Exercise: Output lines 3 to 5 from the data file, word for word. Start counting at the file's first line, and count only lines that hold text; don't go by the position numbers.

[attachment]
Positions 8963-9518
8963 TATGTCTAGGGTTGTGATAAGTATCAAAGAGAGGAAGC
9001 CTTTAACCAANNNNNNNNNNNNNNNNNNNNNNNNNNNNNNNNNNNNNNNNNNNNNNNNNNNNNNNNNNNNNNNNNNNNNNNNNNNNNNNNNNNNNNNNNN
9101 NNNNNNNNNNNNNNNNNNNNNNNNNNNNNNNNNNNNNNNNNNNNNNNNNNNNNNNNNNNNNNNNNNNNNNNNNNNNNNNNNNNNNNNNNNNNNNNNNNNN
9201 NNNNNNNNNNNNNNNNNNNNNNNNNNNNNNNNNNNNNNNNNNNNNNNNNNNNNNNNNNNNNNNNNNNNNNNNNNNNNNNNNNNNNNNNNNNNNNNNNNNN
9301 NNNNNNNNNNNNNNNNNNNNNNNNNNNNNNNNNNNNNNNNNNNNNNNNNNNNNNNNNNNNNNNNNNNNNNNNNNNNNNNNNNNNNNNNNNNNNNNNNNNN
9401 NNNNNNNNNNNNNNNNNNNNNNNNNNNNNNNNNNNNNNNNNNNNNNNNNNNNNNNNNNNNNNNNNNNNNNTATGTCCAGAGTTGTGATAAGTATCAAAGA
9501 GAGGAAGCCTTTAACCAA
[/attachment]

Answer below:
9001 CTTTAACCAANNNNNNNNNNNNNNNNNNNNNNNNNNNNNNNNNNNNNNNNNNNNNNNNNNNNNNNNNNNNNNNNNNNNNNNNNNNNNNNNNNNNNNNNNN
9101 NNNNNNNNNNNNNNNNNNNNNNNNNNNNNNNNNNNNNNNNNNNNNNNNNNNNNNNNNNNNNNNNNNNNNNNNNNNNNNNNNNNNNNNNNNNNNNNNNNNN
9201 NNNNNNNNNNNNNNNNNNNNNNNNNNNNNNNNNNNNNNNNNNNNNNNNNNNNNNNNNNNNNNNNNNNNNNNNNNNNNNNNNNNNNNNNNNNNNNNNNNNN